The Temple of Ramses II located in the village of Abu Sinbel, Nubia, Egypt together with other monuments in the area have been inscribed into the UNESCO (United Nations Educational, Scientific and Cultural Organization) World Heritage List in 1979.
To save these monuments of outstanding archaeological value from the rising waters, UNESCO launched an international campaign in 1960 to 1980.
“Saving the temples of Egypt and dismantling, stone by stone, the Abu Simbel temple in the early 1960s was a first act to recognize this idea. UNESCO launched an international safeguarding campaign to save monuments in Nubia from being flooded by the waters of Lake Nasser. The construction of the Aswan High Dam in Egypt drew unprecedented international attention to the protection of cultural heritage. At that time, many people thought they had to choose between culture and development, between flourishing crops and the traces of a glorious history. UNESCO has shown that we can have both.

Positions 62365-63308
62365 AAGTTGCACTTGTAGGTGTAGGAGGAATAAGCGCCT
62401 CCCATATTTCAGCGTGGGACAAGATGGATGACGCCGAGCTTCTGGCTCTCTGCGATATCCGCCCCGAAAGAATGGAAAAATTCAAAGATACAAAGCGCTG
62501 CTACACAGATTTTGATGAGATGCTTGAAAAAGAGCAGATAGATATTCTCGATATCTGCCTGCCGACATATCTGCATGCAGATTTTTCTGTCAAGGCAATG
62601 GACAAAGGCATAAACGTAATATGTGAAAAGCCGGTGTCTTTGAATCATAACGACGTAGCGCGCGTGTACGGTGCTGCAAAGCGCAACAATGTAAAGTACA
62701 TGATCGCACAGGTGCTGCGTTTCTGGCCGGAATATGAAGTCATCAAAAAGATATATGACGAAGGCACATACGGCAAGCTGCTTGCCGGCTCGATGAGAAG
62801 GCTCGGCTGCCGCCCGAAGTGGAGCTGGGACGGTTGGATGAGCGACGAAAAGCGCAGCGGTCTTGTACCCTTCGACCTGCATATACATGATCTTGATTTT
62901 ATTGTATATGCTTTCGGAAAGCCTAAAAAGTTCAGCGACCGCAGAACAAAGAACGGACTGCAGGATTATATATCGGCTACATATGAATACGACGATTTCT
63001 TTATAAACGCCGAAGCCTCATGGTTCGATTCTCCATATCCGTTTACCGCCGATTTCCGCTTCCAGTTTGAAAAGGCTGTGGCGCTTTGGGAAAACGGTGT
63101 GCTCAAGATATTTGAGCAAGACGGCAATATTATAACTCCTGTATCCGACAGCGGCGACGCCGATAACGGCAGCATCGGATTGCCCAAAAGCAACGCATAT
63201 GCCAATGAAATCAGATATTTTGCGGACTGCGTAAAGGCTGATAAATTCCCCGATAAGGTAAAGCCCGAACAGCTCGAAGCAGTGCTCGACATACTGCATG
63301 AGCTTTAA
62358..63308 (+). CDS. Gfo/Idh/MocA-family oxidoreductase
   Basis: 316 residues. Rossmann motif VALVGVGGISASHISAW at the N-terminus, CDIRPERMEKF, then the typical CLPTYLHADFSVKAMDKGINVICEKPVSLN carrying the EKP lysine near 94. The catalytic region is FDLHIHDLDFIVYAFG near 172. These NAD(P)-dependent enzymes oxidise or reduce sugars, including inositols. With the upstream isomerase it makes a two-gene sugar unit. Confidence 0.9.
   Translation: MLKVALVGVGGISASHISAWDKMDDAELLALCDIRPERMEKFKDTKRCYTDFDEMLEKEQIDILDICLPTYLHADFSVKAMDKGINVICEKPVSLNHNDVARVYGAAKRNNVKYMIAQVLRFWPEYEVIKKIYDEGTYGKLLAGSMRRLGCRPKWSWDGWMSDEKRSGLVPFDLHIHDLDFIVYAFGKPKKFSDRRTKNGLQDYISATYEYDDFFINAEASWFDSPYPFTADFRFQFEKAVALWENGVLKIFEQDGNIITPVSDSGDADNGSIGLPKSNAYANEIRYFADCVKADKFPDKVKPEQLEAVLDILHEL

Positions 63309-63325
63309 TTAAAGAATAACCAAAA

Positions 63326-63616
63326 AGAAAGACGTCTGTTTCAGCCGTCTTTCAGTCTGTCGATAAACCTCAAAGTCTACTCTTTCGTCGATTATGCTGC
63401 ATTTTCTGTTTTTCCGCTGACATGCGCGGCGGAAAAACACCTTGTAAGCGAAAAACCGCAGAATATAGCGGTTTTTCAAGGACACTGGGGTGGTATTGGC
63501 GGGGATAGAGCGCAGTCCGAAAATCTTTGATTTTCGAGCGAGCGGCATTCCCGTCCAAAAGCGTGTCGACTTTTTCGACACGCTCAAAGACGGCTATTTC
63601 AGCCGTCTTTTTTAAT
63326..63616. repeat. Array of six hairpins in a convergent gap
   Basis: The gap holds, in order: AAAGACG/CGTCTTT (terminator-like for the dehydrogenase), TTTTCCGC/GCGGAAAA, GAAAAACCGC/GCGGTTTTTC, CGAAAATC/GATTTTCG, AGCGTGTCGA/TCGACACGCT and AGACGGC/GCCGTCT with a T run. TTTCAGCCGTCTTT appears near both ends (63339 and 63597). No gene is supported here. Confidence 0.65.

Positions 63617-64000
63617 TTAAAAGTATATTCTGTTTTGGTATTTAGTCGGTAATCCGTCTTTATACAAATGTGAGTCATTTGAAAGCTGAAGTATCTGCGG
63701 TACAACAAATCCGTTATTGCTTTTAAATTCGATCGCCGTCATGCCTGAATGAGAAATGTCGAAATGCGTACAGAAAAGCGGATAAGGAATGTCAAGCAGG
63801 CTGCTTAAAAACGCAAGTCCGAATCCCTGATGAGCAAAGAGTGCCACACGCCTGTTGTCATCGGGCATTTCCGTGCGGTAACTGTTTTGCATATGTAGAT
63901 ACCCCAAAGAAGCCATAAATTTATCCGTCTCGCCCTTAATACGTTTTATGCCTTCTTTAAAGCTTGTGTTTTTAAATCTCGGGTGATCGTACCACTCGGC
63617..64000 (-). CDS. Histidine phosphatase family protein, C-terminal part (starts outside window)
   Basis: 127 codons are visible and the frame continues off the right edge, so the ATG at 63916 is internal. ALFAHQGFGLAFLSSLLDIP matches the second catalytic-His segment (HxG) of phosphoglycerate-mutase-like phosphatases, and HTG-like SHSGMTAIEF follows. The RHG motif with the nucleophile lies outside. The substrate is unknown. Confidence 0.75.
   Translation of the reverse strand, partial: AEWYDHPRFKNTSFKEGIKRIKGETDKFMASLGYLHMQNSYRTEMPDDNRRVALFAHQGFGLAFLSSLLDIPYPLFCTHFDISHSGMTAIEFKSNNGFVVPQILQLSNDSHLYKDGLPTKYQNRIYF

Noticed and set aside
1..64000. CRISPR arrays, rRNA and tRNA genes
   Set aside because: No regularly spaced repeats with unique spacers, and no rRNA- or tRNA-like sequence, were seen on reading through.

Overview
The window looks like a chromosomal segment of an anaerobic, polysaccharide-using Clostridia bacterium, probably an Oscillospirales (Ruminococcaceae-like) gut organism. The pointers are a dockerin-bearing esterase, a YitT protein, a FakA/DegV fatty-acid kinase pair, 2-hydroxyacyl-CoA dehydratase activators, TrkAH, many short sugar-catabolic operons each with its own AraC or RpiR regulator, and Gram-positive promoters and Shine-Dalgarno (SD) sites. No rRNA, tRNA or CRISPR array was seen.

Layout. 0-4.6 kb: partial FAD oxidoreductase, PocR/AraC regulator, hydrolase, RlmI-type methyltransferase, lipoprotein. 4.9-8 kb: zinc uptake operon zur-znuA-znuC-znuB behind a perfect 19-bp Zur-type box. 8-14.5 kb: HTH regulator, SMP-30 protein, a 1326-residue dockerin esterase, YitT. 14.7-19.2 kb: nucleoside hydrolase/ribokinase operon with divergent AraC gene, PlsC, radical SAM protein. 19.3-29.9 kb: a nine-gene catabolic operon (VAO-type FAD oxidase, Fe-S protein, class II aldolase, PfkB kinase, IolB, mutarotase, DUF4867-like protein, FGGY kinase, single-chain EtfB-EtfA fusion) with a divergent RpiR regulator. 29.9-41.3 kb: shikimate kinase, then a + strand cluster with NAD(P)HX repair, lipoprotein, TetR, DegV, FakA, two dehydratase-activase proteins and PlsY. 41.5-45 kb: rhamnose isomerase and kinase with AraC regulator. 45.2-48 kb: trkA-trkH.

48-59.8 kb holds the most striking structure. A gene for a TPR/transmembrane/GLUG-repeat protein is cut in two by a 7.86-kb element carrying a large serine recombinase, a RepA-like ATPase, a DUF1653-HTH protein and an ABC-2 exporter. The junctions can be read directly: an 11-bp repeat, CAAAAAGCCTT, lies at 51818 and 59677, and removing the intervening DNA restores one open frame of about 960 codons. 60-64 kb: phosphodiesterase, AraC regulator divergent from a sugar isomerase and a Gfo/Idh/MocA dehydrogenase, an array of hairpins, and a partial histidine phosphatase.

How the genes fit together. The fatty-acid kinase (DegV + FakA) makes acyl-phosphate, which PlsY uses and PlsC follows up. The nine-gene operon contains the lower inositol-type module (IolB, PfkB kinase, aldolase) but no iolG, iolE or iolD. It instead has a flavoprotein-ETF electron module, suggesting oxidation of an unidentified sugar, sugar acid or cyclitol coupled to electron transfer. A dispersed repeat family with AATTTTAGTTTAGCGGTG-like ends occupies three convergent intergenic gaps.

World Heritage is a simple idea, but a revolutionary one – that the world hosts cultural and natural heritage of universal value, which humanity must protect together, as its indivisible legacy.” – UNESCO